The Department of Creative Writing at UCR offers the only Bachelor of Arts in Creative Writing in the University of California system and the MFA in Creative Writing and Writing for the Performing Arts. It is a growing and dynamic program made up entirely of established writers and poets. Courses at UCR are designed for all students in the language arts, and they emphasize developing each student's skills and talents. Through writing fiction, poetry, nonfiction, and/or drama, students examine language and meaning both as practitioners and as readers as they develop and hone essential writing techniques.
Every writer needs to develop a critical sense to augment creative ability. For this reason, the Creative Writing Department offers two types of courses. Workshop courses are seminars that focus on writing and on the discussion of student work. Reading courses for writers focus on aspects of literature presented from a writer's point of view. Frequently, they employ writing in imitation as one of several approaches to understanding the craft of writing. Upper-division workshop courses are offered at the beginning, intermediate, and advanced levels in poetry, nonfiction, and fiction. Several reading courses link two genres such as fiction and poetry, and poetry and drama.
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Susan Straight's Mecca (2022) is a finalist for the Kirkus Prize.
Allison Hedge Coke has been longlist for the National Book Award for Look at This Blue (2022).
Juan Felipe Herrera has been honored by the Fresno Unified School District by naming its latest new school Juan Felipe Herrera Elementary. He also received a Pegasus Award from the Poetry Foundation and was named Edward A. Dickson Emeritus Professor at UCR.
Steve Erickson published American Stutter (2022), a diary of the Trump years. Also, Conversations with Steve Erickson, edited by Matthew Luter and Mike Miley, was published by the University Press of Mississippi. It contains 24 interviews done between 1986 and 2017; the interviewers include Michael Ventura, Michael Silverblatt, Alec Baldwin, Yoshiaki Koshikawa, Rick Moody, Joshua Cohen, Daniel Olivas, Larry McCaffery, and Takayuki Tatsumi.
Allison Hedge Coke’s latest book, Look at This Blue: An Assemblage Poem (2022), is out from Coffee House Press.
Tom Lutz published Portraits (2022), a collection of photographs and mini-essays with Rare Bird Lit, and The Kindness of Strangers (2021) with the University of Iowa Press. His new novel, Archipelago, is coming out in 2023.
Emily Doyle published her interviews with Ishmael Reed and Sandra Cisneros in World Literature Today.
Charmaine Craig’s My Nemesis (2023) is in galleys for publication early next year by Grove Press.
Jane Smiley has published Dangerous Business (2022), The Strays of Paris (2021), and Charles Dickens (2021).
Emily Rapp Black’s Frida Kahlo and My Left Leg was published in June of 2021.
None at this time.
Statement of Solidarity with the Asian American Pacific Islander Community
We are grieved by the recent killings in Atlanta, as well as by all other anti-Asian bigotry and violence, and stand in solidarity with our AAPI colleagues, students, and, more broadly, all AAPI across the nation. We stand against all anti-AAPI hate crimes, discrimination, and dehumanization, knowing that the group Stop AAPI Hate has reported 3,975 hate incidents against Asian Americans between March 19, 2020 and February 28, 2021.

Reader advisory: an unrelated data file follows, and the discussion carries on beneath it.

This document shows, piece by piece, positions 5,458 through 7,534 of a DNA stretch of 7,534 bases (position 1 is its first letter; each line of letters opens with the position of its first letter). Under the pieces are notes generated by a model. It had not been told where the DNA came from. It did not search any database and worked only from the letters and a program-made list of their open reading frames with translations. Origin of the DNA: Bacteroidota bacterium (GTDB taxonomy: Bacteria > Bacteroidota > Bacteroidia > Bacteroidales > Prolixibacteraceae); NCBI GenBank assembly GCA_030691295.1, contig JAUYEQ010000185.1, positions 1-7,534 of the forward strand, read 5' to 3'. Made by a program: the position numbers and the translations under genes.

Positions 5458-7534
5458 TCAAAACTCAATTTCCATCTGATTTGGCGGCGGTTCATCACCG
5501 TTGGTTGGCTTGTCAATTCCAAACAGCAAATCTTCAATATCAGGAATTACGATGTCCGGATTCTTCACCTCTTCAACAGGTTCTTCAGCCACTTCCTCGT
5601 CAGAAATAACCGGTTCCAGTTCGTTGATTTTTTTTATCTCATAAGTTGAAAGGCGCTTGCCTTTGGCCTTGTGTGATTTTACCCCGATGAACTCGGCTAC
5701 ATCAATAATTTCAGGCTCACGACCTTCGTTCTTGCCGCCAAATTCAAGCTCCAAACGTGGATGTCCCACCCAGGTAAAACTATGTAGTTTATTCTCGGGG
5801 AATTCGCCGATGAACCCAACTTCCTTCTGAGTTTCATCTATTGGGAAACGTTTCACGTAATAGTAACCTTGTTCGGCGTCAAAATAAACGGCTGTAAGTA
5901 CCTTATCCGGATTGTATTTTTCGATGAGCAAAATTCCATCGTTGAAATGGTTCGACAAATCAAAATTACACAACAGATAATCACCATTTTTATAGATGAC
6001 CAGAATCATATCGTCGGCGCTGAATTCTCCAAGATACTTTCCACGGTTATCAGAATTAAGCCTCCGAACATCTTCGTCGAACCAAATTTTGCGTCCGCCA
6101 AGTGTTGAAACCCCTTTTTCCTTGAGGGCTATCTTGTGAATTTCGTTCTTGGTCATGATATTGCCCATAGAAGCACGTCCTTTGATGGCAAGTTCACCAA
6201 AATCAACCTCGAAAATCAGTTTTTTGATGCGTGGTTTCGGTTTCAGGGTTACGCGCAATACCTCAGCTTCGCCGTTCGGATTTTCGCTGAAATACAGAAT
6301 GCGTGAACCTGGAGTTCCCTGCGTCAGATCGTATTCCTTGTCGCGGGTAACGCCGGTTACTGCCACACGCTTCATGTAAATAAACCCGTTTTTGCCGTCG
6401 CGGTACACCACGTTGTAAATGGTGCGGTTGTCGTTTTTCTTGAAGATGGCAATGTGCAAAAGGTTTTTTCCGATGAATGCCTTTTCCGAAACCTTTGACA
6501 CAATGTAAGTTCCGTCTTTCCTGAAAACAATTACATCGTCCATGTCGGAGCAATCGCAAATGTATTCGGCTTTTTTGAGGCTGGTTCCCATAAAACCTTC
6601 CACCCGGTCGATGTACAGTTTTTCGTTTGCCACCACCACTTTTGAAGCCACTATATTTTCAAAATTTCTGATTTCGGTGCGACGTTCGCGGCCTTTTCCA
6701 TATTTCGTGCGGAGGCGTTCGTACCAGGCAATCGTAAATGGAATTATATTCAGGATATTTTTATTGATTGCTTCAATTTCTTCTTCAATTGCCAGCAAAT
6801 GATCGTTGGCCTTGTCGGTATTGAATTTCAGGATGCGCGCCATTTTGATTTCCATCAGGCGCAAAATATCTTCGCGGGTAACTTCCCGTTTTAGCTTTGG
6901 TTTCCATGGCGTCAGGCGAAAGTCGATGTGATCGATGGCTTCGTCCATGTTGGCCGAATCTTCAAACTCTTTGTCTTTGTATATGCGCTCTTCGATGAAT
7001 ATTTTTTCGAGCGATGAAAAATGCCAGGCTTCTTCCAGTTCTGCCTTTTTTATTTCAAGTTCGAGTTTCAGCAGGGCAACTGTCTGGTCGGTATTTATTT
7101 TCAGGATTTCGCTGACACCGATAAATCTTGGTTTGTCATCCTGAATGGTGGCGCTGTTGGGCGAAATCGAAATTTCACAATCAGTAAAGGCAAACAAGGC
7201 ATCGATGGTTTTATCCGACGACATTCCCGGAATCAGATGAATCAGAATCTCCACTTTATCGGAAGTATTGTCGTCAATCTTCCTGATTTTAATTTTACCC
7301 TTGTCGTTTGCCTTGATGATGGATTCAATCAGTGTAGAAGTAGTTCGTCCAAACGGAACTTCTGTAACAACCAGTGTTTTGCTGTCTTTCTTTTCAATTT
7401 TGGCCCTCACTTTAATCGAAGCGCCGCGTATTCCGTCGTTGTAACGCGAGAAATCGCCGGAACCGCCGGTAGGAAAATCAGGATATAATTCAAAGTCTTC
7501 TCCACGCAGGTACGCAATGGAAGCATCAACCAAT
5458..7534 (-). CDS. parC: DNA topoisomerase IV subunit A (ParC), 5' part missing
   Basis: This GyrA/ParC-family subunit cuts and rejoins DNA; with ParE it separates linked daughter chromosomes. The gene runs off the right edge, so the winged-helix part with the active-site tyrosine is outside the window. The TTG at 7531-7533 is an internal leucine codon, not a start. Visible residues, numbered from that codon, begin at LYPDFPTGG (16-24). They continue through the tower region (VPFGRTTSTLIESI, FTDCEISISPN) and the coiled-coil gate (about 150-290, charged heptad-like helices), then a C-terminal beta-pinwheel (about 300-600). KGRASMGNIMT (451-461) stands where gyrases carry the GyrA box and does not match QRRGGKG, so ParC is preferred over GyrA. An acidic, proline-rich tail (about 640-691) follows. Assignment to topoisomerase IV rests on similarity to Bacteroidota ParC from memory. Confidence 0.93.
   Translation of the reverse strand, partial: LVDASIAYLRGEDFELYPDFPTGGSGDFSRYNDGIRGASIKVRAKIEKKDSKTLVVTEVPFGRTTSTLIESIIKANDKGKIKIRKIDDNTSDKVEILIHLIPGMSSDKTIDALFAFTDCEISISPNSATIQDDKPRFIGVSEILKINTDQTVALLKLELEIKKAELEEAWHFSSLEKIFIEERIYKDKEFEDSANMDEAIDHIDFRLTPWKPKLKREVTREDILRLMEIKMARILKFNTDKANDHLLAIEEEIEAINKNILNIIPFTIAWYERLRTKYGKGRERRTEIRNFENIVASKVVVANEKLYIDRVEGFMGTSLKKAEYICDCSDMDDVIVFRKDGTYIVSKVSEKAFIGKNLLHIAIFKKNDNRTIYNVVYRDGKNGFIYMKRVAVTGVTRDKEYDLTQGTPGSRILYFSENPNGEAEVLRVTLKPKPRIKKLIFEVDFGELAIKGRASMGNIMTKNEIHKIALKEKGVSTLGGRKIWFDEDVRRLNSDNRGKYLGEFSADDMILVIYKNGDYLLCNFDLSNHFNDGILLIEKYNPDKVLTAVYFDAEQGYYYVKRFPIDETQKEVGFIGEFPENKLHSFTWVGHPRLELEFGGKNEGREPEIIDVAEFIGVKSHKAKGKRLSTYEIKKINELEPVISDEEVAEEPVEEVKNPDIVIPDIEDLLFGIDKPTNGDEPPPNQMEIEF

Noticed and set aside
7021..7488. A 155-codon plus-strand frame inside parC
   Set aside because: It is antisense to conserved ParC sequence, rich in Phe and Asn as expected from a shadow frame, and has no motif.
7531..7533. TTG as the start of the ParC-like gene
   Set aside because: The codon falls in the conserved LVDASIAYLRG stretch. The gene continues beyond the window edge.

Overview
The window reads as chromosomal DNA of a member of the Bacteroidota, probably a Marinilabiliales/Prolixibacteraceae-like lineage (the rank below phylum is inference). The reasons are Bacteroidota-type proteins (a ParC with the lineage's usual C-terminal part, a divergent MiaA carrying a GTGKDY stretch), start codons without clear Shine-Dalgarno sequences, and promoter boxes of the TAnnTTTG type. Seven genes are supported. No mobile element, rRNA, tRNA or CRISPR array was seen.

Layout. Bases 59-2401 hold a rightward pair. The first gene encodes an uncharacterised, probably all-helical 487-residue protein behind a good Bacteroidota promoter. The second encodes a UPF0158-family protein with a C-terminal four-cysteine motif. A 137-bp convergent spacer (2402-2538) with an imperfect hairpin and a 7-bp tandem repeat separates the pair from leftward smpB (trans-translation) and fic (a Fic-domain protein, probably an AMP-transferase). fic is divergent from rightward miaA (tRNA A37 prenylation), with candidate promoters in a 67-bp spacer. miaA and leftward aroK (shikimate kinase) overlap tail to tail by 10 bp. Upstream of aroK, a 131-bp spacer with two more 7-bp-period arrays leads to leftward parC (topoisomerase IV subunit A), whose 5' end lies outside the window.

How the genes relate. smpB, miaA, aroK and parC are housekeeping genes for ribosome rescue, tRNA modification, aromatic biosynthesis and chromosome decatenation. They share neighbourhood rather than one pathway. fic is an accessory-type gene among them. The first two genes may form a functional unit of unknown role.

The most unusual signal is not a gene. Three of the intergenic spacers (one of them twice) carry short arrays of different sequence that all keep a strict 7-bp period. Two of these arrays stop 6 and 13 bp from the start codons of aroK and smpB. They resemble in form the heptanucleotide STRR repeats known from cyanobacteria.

To take action:
- Educational resources and petitions to sign: HERE.
- Report hate incidents HERE and HERE.
- Attend a bystander intervention training to learn ways to stop anti-Asian American and xenophobic harassment. [March 29 at 3 p.m.] [April 20 at 2 p.m.]
- Send a message to elected officials.
To learn more:
Statement of Solidarity with Black Lives Matter
We stand in solidarity with Black Lives Matter. The brutal killings of George Floyd in Minnesota, Breonna Taylor in Kentucky, and Ahmaud Arbery in Georgia are part of a pattern of state violence against Black people, which too often remains invisible and unpunished when it is not blamed on the victims themselves.
America’s institutionalized practice of settler colonialism, genocide, slavery, and segregation continues in the form of continued occupation, discrimination, mass incarceration, and racist policing.
The nationwide protests we are witnessing this week are an expression of anger at police violence, a rejection of white supremacy, and a call to our leaders that they live up to the nation's founding proclamation of equality. We demand accountability from the police, disinvestment from law enforcement in favor of education, housing, and community services, and, above all, justice for the victims.
Recognition of Native Lands Statement
We acknowledge that the land on which we gather is the original and traditional territory of Tongva people [Tongva and Cahuilla people] and within Tongva, Cahuilla, Luiseño & Serrano original lands and contemporary territories.
In the spirit of Rupert and Jeanette Costo’s founding relationship to our campus, we would like to respectfully acknowledge and recognize our responsibility to the original and current caretakers of this land, water and air: the Cahuilla, Tongva, Luiseño, and Serrano peoples and all of their ancestors and descendants, past, present and future. Today this meeting place is home to many Indigenous peoples from all over the world, including UCR faculty, students, and staff, and we are grateful to have the opportunity to live and work on these homelands. Please also visit our university founder's legacy page, Cahuilla Scholar Rupert Costo, California Indian Studies & Scholars Association, UCR's California Center for Native Nations, Native American Student Programs (NASP), and the page of UCR's Rupert Costo Chair, Dr. Clifford Trafzer.
Download UCR Native American Student Programs Land Statement